In an effort to gain a better understanding of the transport and regulatory consequences of alternative splicing among Na+–Ca2+ exchangers, we selected two versions of NCX1 that differ only in terms of which of its two, mutually exclusive exons (i.e., A and B) is expressed: NCX1.4 (exons AD) and NCX1.3 (exons BD). Since exon A splice variants appear to be expressed predominantly in excitable tissues (e.g., neurons, heart, skeletal muscle), whereas exon B isoforms are more widely distributed (e.g., kidney, liver, lung, astrocytes) (Quednau et al. 1997; He et al. 1998), we reasoned that any observed phenotypic differences might provide insight into how Na+–Ca2+ exchange is tailored to the specific Ca2+ handling requirements of different tissues. Thus, we expressed NCX1.3 and NCX1.4 in Xenopus laevis oocytes and obtained current measurements of Na+–Ca2+ exchange using the giant excised patch-clamp technique (Hilgemann 1990). By using a variety of experimental protocols, we were able to clearly resolve exon-specific influences on the Na+i- and Ca2+i-dependent regulatory mechanisms of NCX1.
Construction of NCX1.3 and NCX1.4
Kidney and brain samples were collected from adult dogs, rapidly frozen in liquid N2 and stored at −70°C. Total RNA was subsequently isolated by the method of Chomczynski and Sacchi 1987, as modified by Quednau et al. 1997, and splice variants of NCX1 were cloned via reverse transcriptase–PCR (RT-PCR) as described (Quednau et al. 1997). Complementary DNA was amplified in a total volume of 50 μl containing: 1× TaqPlus Precision buffer (Stratagene Inc.), 200 μM dNTP, 5% DMSO, and 25 pM each of reverse phase–purified, canine NCX1.1 forward and reverse primers that span its alternative splicing region (see below). The reaction mixture was heated to 95°C for 5 min and cooled to 80°C before addition of 2.5 U of TaqPlus Precision Polymerase. Amplification was carried out in 35 cycles of denaturation (30 s at 94°C), annealing (60 s at 55°C), and extension (2 min at 72°C), followed by an additional 10 min of extension at 72°C. Forward primer: 5′-TGGAGGTGAAGGTATTGCGA-3′ (corresponding to amino acids 553–559 of canine NCX1.1; Nicoll et al. 1990); reverse primer: 5′-TCTGCATACTGATCCTGGGT-3′ (corresponding to amino acids 861–855). Products from the RT-PCR procedure were purified using GeneClean (Bio101) and subcloned into the pCR-Script vector (Stratagene Inc.) according to manufacturer's instructions. Splice variants of NCX1 were identified by dideoxy sequencing. Clones with exon compositions AD (brain) and BD (kidney) were digested with XhoI and KpnI, and the resulting cassettes repaired into a full-length, canine NCX1.1 clone (Matsuoka et al. 1993) in pBluescript II SK(+) (Stratagene Inc.). The resulting constructs were designated NCX1.4 (exons AD; brain) and NCX1.3 (exons BD; kidney), according to the nomenclature of Quednau et al. 1997.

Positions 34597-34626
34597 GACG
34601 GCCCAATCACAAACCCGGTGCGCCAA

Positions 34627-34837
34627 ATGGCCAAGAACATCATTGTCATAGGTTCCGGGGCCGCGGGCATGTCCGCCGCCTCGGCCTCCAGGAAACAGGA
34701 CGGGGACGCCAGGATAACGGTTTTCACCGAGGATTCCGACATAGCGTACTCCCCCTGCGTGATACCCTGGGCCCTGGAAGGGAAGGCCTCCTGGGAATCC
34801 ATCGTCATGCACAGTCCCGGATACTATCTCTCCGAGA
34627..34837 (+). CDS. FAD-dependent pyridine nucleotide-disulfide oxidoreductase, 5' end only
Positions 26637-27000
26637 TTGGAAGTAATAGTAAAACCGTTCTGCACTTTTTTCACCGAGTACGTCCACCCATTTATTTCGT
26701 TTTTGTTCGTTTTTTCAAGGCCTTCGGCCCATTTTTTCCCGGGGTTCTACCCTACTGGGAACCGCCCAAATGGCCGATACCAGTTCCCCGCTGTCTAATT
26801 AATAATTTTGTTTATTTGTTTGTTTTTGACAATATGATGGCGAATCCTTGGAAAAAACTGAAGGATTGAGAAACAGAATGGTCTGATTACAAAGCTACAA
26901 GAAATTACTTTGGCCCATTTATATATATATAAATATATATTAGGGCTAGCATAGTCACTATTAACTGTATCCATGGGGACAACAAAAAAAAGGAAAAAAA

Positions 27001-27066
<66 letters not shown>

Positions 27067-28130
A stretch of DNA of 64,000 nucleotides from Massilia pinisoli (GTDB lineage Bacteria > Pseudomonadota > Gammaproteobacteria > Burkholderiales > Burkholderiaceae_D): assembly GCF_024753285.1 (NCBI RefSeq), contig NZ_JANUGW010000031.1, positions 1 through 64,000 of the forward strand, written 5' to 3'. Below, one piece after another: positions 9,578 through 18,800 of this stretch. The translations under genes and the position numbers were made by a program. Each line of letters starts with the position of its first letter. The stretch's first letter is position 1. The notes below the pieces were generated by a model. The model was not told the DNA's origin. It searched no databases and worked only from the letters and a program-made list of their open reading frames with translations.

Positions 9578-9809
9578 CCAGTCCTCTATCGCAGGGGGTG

Synthesis of NCX1.3 and NCX1.4 cRNA
Complementary DNAs encoding NCX1.3 and NCX1.4 were linearized with HindIII (New England Biolabs Inc.) and cRNA synthesized using T3 mMessage mMachine in vitro transcription kits (Ambion Inc.) according to the manufacturer's instructions. After injection with ≈5 ng of cRNA encoding NCX1.3 or NCX1.4, oocytes were maintained at 16°C in solution B minus BSA (see below). Electrophysiological measurements were typically obtained from days 4–6 after injection.
Preparation of Xenopus laevis Oocytes
Xenopus laevis were anaesthetized in 250 mg/liter ethyl p-aminobenzoate (Sigma Chemical Co.) in deionized ice-water for 30 min. Oocytes were then removed and washed in solution A containing (mM): 88 NaCl, 15 HEPES, 2.4 NaHCO3, 1.0 KCl, 0.82 MgSO4; pH 7.6 at room temperature (rt). The follicles were teased apart and the oocytes transferred to 5 ml of solution A containing 80 mg collagenase (Type II; Worthington Biochemical Corp.) and incubated for 45–60 min at rt with gentle agitation. The oocytes were washed several times in solution B containing (mM): 88 NaCl, 15 HEPES, 2.4 NaHCO3, 1.0 KCl, 0.82 MgSO4, 0.41 mM CaCl2, 0.3 mM Ca(NO3)2, 1 mg/ml BSA (Fraction V; Sigma Chemical Co.); pH 7.6 at rt, and then transferred to 5 ml of 100 mM K2HPO4, pH 6.5 at rt, containing 1 mg/ml BSA. After incubation at rt for 11–12 min with gentle agitation, the oocytes were washed several times in solution B at rt. Defolliculated stage V–VI oocytes were selected and incubated at 16°C in solution B minus BSA until injection the following day.
Measurement of Na+–Ca2+ Exchange Activity